On July 6, 2017, executive and advisory board members and staff of the Advanced Television Broadcast Alliance met with FCC Chairman Ajit Pai and Alison Nemeth, his legal adviser, to discuss the impact of the incentive auction on low power television (“LPTV”) and translator stations and to propose steps the Commission can take to facilitate ongoing LPTV and translator service in the public interest.
Those present for the meeting include Robert Folliard, Chairman of ATBA Board; Lee Miller, ATBA Communications Director; Vern Fotheringham, ATBA Advisory Board Member; and ATBA Executive Board members Irwin Podhajser, Byron W. St. Clair, Ph.D., Michael Couzens, Doug Thompson, and Randy Weiss.
In the Ex Parte from that meeting, filed July 10, 2017 with the FCC, ATBA explained the realities facing many LPTV and translator operators, which include displacement, expensive fines, forfeiture of Class A, costs of relocation and updating equipment and services, and the very strong possibility of going dark after operating on their frequency.
“Having survived the gauntlet of the last decade, these same licensees are now on the verge of facing the biggest challenge yet: massive disruption as repacking of the 600 MHz band commences,” the statement reads.
“ATBA members understand that some of the conditions of repacking are beyond the FCC’s control,” the statement reads. “But there are a number of targeted steps the Commission can take that would materially improve the prospects for low power broadcasters through the repacking process.”
In the statement, ATBA asked for the Commission to provide “a path to permanent status for LPTV stations that survive repacking,” the statement reads. “Licensees that manage to navigate through the double jeopardy of the digital transition and repacking should have an opportunity to earn protection from future changes. ATBA supports opening another window in which eligible LPTV stations could seek Class A status as the most sensible path to permanance, but ATBA is open to other similar regulatory classifications that would provide comparable security.”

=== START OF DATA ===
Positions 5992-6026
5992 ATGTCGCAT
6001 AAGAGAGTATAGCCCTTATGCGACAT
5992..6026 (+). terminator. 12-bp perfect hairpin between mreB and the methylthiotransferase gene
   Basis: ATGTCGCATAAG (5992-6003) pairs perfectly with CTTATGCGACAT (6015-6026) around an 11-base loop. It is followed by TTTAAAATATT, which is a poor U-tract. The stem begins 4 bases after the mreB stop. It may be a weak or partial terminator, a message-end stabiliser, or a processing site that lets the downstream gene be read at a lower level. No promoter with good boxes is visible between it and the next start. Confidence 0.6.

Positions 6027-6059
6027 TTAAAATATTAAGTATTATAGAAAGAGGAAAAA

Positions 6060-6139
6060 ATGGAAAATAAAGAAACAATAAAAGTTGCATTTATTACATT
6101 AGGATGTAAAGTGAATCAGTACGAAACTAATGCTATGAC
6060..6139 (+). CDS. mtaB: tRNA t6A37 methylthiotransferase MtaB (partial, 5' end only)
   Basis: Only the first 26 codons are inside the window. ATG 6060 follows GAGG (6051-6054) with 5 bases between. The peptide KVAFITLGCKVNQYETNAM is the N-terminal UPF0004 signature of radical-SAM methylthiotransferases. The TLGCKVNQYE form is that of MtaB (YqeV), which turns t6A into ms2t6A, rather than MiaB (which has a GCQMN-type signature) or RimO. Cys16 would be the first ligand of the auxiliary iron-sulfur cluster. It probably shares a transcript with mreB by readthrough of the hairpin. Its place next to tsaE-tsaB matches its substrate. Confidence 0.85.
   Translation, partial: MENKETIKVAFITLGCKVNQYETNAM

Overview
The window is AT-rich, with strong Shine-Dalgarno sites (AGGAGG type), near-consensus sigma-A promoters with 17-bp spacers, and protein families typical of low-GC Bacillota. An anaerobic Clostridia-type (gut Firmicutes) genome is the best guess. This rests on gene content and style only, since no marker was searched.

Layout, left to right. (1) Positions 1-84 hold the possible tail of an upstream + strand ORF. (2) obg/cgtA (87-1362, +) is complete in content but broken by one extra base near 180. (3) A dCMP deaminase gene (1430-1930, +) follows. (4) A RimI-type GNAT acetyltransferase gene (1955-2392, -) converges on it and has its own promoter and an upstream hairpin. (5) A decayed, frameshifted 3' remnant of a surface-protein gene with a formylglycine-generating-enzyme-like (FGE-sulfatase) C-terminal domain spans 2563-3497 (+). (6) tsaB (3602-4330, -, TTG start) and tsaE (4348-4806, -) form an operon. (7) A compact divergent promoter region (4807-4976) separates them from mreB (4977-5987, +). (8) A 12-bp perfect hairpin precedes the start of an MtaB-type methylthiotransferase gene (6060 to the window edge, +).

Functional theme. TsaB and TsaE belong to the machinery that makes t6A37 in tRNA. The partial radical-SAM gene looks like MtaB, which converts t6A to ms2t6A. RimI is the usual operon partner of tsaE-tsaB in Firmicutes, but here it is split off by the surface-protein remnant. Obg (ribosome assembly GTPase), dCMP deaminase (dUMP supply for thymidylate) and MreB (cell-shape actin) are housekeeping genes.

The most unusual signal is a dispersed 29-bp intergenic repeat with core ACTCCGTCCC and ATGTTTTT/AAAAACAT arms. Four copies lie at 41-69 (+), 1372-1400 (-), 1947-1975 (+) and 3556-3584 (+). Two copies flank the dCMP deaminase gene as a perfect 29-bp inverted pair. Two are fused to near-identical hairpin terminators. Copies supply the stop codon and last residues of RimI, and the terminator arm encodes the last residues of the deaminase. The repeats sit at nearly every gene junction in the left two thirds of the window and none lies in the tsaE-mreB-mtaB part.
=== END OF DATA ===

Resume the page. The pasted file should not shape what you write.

ATBA also “urged the Commission to quickly approve use of ATSC 3.0 by all licensed television broadcasters,” the statement reads, to help ease the negative impacts of the repack. “First, ATSC 3.0 will allow all broadcasters, including LPTV, to “shape” their service area more precisely via single frequency networks.”
ATSC 3.0 will also allow broadcasters to find displacement channels otherwise not available and use bitrates higher than 1.0 which makes channel sharing a much more appealing option. With LPTV stations as early adopters, the possibility is there to drive consumer adoption of ATSC 3.0-ready devices.
ATBA also asked the Commission do away with MB Docket 15-146, which reserves a blank channel for white space devices in the post-auction UHF band. “To LPTV and translator operators, the vacant channel proceedings means far fewer displacement channels (because one vacant channel in a television market can often support multiple LPTV stations) and far greater likelihood of competing demands for available displace channels, resulting in financially disastrous auctions.”
ATBA requested the Commission to waive “the automatic forfeiture of LPTV and translator licenses if the facility is dark for more than one year,” the statement read. “Licensees, and the public they serve, should not be forced off the air permanently simply because they were unable to operate through no fault of their own for an extended period during repacking.”
ATBA proposed that another displacement window for unbuilt LPTV and translator construction permits (CPs) open “as soon as reasonably possible after the conclusion of the first LPTV and translator displacement window,” the statement reads. This would allow those that have halted the process of building or licensing a station or translator because of the incentive auction that would have immediately eliminated the channel in repacking.
“We believe the meeting went very well,” said Lee Miller, ATBA Communications Director. “We at ATBA believe that the future can be bright for LPTV, especially with advancing technologies like ATSC 3.0 and by providing permanence for LPTV and translators that have worked hard to serve their local communities.”